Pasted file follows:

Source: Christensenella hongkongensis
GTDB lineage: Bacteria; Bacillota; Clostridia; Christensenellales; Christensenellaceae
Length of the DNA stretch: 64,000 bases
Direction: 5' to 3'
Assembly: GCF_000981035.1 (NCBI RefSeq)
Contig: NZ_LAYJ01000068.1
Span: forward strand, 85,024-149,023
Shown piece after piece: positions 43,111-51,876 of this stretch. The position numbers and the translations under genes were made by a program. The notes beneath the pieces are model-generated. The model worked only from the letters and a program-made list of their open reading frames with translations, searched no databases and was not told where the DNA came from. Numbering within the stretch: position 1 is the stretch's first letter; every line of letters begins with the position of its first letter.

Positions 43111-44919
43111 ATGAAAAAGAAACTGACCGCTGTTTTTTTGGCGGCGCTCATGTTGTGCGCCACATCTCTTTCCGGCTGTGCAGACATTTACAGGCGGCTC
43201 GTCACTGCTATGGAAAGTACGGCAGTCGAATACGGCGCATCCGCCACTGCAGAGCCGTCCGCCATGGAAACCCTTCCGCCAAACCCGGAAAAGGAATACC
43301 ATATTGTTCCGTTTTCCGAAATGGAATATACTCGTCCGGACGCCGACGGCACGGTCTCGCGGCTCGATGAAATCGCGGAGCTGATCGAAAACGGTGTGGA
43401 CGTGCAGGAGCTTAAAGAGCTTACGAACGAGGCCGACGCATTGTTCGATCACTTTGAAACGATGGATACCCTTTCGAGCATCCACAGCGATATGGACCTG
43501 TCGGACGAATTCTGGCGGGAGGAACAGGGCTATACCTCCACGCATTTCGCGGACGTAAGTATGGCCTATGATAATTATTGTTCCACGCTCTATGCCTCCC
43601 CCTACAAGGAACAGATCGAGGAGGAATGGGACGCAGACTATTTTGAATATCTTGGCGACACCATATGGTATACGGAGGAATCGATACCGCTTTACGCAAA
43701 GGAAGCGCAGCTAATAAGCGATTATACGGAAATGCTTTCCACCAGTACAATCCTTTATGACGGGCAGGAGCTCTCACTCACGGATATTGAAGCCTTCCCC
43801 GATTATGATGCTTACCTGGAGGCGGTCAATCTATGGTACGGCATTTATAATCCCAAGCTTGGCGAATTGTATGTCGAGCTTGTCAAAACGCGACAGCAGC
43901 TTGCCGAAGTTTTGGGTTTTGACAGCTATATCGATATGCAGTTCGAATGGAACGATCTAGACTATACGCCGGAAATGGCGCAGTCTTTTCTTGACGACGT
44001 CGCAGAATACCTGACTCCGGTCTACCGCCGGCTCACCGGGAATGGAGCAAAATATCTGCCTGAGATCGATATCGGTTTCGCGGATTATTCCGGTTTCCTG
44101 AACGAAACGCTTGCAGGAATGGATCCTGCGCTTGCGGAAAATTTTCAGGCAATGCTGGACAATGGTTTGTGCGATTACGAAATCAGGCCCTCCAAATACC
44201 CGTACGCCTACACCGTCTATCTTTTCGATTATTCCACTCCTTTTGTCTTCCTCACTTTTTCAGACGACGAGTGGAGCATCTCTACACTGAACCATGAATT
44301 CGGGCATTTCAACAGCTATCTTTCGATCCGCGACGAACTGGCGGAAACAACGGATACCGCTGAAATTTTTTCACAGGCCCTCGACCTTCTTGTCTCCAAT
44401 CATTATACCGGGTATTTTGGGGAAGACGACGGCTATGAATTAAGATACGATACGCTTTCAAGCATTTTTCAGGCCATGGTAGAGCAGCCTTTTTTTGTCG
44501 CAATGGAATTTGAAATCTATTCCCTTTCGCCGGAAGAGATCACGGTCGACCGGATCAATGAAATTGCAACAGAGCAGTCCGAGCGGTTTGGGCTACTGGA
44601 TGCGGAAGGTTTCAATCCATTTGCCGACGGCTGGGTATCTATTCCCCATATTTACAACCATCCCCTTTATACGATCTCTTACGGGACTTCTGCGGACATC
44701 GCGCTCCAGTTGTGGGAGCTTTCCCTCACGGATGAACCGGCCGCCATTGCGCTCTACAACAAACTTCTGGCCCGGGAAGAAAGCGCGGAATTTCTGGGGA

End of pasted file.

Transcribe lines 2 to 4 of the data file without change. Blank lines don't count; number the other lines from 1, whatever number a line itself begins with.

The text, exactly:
GTDB lineage: Bacteria; Bacillota; Clostridia; Christensenellales; Christensenellaceae
Length of the DNA stretch: 64,000 bases
Direction: 5' to 3'